1. APPALACHIAN TRAIL
From/to: Springer Mountain (Georgia) to Mount Katahdin (Maine)
Distance: 3,525 km (2,190 miles)
Walk time: 165 days (around six months)
When to walk: March-September
Short description: The world’s longest trail exclusively for hiking is a six-month epic adventure, completed by only a fraction of those who attempt it. But as long-distance hiking pilgrimages go, this sits near the top of the list.
Passing through fourteen US States, the epic Appalachian Trail (AT) is visited by more than 3 million visitors annually. Unsurprisingly, few attempt the whole distance, with most following the white dashes through day-hikes and sections.
The AT was first proposed as an antidote to city life by Benton MacKaye in 1921. A former forester, he obviously found himself yearning for the outdoors again from his desk as a newspaper editor. The AT design was not completed until 1937, with maps, trail markings and routes cut by newly formed voluntary trail clubs.
This hiking trail was also the inspiration for the Pennine Way in northern England.
It reaches south-north from Springer Mountain in Chattahoochee National Forest in Georgia to Mount Katahdin in Baxter State Park in Maine. Much of the AT is accessible within a two-hour drive of a population centre.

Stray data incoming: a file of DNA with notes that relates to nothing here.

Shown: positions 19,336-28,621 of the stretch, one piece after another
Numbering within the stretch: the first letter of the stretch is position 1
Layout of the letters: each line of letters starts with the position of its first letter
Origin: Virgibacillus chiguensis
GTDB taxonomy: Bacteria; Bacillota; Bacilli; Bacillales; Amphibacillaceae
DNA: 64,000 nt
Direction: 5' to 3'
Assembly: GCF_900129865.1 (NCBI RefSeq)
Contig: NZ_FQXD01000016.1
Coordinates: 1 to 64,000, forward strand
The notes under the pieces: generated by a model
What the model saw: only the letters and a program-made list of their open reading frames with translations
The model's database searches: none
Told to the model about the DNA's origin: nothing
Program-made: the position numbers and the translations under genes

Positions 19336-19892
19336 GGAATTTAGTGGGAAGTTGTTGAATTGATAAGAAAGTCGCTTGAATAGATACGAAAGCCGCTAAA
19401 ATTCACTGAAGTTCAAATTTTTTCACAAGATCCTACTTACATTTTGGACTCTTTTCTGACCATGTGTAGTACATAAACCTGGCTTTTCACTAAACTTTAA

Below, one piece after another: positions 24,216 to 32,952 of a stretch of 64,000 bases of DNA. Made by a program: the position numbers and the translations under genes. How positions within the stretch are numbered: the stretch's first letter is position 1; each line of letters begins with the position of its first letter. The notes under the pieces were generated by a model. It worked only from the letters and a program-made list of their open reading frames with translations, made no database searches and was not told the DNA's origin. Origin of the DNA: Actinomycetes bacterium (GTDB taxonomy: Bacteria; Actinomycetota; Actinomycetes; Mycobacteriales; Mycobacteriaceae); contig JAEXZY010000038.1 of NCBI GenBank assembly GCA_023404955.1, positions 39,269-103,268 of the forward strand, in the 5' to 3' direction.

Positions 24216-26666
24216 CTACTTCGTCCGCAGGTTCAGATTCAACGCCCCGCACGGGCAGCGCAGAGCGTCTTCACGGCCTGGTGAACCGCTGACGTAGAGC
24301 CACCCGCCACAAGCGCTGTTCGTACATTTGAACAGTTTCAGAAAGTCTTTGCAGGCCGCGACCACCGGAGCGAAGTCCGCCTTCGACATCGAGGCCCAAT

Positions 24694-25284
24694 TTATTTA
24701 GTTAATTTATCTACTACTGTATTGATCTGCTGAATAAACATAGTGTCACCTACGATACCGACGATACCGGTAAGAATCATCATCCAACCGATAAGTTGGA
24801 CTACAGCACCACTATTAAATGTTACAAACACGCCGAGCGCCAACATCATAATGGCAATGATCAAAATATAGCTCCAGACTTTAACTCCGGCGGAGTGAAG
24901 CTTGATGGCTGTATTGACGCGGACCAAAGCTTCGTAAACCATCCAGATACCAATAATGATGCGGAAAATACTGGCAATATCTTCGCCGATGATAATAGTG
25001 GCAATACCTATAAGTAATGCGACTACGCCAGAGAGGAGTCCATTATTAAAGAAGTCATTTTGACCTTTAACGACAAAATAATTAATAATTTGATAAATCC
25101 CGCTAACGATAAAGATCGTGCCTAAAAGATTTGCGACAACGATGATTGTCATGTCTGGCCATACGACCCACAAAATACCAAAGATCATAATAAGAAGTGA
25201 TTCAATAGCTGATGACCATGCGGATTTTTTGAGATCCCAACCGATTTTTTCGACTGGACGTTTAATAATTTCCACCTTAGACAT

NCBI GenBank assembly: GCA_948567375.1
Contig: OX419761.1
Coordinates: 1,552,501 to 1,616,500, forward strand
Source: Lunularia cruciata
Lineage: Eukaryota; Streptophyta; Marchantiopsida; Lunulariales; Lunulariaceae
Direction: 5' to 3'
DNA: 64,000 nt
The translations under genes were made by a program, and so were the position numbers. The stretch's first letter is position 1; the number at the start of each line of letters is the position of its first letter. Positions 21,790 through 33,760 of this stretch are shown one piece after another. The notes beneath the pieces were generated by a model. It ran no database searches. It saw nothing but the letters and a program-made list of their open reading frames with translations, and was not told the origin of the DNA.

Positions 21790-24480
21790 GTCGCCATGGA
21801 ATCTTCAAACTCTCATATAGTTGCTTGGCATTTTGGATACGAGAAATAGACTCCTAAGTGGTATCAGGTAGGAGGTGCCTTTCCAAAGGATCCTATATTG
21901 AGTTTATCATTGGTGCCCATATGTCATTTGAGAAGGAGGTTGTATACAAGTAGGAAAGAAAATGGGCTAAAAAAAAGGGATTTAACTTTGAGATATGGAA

Generally hanging to the southern and eastern side of the Appalachian Mountains, the AT is divided into four separate sections (south-north): the Southern Mountains, the Virginia Highlands, the Mid-Atlantic Lowlands and New England.
Notable sections include: Clingmans Dome (2,025 m/ 6,643 ft), the AT’s highest point; Bear Mountain State Park, NY (38 m/ 124 ft), the AT’s lowest point; and a famous convenience store located halfway, where the AT tradition is for hikers to eat half a gallon of ice cream!
While thousands attempt the whole trail each year, only 1 in 4 succeed in becoming a true ‘thru-hiker’. Typically the AT is walked south-north from March/April to September. The toughest part is the northern section, so far fewer hikers complete the route north-south, probably discouraged by this difficult start.